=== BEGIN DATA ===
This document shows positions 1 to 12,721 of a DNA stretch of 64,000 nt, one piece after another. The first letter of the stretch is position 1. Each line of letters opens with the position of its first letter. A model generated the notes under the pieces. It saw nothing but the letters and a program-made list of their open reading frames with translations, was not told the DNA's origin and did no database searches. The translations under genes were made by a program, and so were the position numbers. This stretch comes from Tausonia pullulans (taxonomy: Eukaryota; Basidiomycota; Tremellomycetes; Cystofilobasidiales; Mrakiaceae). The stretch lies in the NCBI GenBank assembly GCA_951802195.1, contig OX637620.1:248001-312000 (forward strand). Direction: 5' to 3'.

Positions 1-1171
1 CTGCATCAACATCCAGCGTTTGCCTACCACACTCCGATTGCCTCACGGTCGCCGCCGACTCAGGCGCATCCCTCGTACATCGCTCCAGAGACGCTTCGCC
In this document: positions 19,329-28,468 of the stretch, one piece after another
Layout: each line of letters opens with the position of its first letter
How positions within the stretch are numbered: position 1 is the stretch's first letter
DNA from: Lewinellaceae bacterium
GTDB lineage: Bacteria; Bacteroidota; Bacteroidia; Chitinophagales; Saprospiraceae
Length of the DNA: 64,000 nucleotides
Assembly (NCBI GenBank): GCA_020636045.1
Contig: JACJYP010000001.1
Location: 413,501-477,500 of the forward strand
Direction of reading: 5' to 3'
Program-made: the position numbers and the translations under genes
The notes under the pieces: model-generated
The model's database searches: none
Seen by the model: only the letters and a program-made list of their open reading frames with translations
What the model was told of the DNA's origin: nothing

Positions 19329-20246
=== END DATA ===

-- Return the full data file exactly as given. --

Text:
This document shows positions 1 to 12,721 of a DNA stretch of 64,000 nt, one piece after another. The first letter of the stretch is position 1. Each line of letters opens with the position of its first letter. A model generated the notes under the pieces. It saw nothing but the letters and a program-made list of their open reading frames with translations, was not told the DNA's origin and did no database searches. The translations under genes were made by a program, and so were the position numbers. This stretch comes from Tausonia pullulans (taxonomy: Eukaryota; Basidiomycota; Tremellomycetes; Cystofilobasidiales; Mrakiaceae). The stretch lies in the NCBI GenBank assembly GCA_951802195.1, contig OX637620.1:248001-312000 (forward strand). Direction: 5' to 3'.

Positions 1-1171
1 CTGCATCAACATCCAGCGTTTGCCTACCACACTCCGATTGCCTCACGGTCGCCGCCGACTCAGGCGCATCCCTCGTACATCGCTCCAGAGACGCTTCGCC
In this document: positions 19,329-28,468 of the stretch, one piece after another
Layout: each line of letters opens with the position of its first letter
How positions within the stretch are numbered: position 1 is the stretch's first letter
DNA from: Lewinellaceae bacterium
GTDB lineage: Bacteria; Bacteroidota; Bacteroidia; Chitinophagales; Saprospiraceae
Length of the DNA: 64,000 nucleotides
Assembly (NCBI GenBank): GCA_020636045.1
Contig: JACJYP010000001.1
Location: 413,501-477,500 of the forward strand
Direction of reading: 5' to 3'
Program-made: the position numbers and the translations under genes
The notes under the pieces: model-generated
The model's database searches: none
Seen by the model: only the letters and a program-made list of their open reading frames with translations
What the model was told of the DNA's origin: nothing

Positions 19329-20246